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Britain’s Prince Charles has called the government’s plan to send asylum-seekers to Rwanda “appalling”, a report said Saturday after it cleared a legal challenge.
The UK government intends to fly the first planeload of 31 claimants to Rwanda on Tuesday – shortly before Charles is due to represent his mother Queen Elizabeth II at a Commonwealth summit in Kigali.
Prime Minister Boris Johnson – who is also set to attend the summit – welcomed his government’s victory in Friday’s High Court hearing, although an appeal is due to be heard on Monday.
“We cannot allow people traffickers to put lives at risk and our world leading partnership will help break the business model of these ruthless criminals,” Johnson tweeted.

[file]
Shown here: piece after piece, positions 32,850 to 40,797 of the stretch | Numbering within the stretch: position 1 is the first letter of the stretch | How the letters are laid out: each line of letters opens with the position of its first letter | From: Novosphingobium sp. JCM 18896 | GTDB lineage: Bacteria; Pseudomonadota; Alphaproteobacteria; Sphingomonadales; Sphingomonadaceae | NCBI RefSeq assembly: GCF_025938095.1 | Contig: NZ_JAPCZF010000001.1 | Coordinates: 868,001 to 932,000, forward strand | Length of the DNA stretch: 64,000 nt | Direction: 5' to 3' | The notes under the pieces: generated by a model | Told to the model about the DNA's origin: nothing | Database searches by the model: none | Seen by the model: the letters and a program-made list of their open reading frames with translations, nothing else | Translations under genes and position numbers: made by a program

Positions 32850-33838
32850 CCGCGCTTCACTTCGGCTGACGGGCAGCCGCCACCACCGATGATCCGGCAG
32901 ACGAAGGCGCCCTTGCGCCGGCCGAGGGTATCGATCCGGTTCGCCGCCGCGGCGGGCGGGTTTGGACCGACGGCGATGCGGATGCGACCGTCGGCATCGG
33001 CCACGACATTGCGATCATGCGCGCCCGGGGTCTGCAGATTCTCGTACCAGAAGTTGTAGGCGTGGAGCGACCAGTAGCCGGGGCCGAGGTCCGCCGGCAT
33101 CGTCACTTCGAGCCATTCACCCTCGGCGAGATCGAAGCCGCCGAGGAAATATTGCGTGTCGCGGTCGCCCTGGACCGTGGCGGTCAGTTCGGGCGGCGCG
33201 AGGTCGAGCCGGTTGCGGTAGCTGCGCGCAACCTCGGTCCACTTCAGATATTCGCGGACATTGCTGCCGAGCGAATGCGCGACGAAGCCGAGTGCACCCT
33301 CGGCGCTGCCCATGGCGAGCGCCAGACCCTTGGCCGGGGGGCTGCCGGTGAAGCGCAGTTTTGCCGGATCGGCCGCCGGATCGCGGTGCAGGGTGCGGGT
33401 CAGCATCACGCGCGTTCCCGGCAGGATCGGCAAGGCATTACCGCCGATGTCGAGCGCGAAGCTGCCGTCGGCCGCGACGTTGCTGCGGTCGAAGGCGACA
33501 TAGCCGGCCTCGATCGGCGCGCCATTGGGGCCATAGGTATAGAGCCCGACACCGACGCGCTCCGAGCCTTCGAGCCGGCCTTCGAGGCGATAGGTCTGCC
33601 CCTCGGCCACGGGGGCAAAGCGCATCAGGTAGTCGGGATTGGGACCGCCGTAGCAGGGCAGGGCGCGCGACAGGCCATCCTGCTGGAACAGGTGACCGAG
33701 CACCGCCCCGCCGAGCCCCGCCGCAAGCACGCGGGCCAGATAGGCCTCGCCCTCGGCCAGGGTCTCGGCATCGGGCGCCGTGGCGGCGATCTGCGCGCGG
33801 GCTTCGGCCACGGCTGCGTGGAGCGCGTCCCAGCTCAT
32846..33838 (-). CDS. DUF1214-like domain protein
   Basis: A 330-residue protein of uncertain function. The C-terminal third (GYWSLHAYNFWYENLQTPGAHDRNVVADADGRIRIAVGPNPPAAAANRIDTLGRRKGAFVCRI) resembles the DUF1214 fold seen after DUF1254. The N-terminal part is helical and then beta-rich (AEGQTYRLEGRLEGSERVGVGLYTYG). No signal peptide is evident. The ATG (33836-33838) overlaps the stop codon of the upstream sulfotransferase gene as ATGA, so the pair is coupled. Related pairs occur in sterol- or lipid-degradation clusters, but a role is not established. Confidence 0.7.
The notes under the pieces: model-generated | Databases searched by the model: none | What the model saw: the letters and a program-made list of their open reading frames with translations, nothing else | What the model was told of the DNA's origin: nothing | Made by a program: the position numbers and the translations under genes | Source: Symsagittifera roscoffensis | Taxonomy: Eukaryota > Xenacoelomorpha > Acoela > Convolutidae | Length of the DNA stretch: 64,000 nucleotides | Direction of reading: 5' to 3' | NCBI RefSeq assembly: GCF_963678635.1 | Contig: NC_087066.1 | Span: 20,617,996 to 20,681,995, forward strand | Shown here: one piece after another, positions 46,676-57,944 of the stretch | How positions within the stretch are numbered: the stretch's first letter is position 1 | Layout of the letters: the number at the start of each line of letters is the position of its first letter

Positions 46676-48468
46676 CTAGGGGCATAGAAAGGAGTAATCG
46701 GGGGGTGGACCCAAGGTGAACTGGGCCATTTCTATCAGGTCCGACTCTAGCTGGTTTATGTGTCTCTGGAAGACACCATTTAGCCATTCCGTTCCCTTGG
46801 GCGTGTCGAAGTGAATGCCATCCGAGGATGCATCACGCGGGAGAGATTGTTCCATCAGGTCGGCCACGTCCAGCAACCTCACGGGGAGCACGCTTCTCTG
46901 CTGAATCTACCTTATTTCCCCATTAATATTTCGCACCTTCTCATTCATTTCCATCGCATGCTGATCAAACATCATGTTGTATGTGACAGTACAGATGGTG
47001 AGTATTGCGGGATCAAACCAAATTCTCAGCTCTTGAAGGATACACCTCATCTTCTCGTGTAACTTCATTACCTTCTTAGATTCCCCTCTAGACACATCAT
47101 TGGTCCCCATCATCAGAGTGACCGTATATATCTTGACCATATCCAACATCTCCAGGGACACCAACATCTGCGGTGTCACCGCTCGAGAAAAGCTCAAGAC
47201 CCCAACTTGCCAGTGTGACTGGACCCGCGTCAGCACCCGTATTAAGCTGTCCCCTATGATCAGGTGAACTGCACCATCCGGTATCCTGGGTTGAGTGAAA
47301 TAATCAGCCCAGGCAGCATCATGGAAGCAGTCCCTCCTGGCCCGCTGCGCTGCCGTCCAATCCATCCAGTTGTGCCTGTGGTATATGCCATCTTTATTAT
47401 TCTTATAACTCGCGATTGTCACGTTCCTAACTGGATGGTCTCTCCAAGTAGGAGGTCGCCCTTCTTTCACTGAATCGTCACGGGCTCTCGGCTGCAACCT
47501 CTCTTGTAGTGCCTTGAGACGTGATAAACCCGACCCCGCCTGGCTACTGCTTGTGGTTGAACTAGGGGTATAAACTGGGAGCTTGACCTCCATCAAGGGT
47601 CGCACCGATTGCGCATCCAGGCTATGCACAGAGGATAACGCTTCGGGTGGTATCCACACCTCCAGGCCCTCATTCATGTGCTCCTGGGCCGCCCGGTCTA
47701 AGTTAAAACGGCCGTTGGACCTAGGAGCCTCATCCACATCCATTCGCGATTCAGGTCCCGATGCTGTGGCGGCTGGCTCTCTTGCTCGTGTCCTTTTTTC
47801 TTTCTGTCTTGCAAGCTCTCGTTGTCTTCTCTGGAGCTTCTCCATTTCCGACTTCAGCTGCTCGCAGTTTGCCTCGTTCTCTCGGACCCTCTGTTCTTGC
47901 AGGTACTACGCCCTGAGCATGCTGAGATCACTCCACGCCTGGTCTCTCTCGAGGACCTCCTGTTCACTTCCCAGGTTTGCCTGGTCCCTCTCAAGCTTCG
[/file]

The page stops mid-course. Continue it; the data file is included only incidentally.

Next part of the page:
Charles, however, joined others including senior Christian clerics in denouncing the plan, and fears the issue could overshadow the Commonwealth summit on June 24-25, The Times reported.
“He said he was more than disappointed at the policy,” the newspaper quoted an unidentified source as saying.
“He said he thinks the government’s whole approach is appalling. It was clear he was not impressed with the government’s direction of travel,” the source added.
A spokesman for Charles declined to comment on private conversations, “except to restate that he remains politically neutral”.
“Matters of policy are decisions for government,” the spokesman added.
The government says the one-way flights will deter asylum claimants from entering Britain by illegal routes, and offer those who do try a new life in Rwanda instead.
More than 10,000 migrants have made the perilous sea journey from France to Britain so far this year, a huge increase on prior years.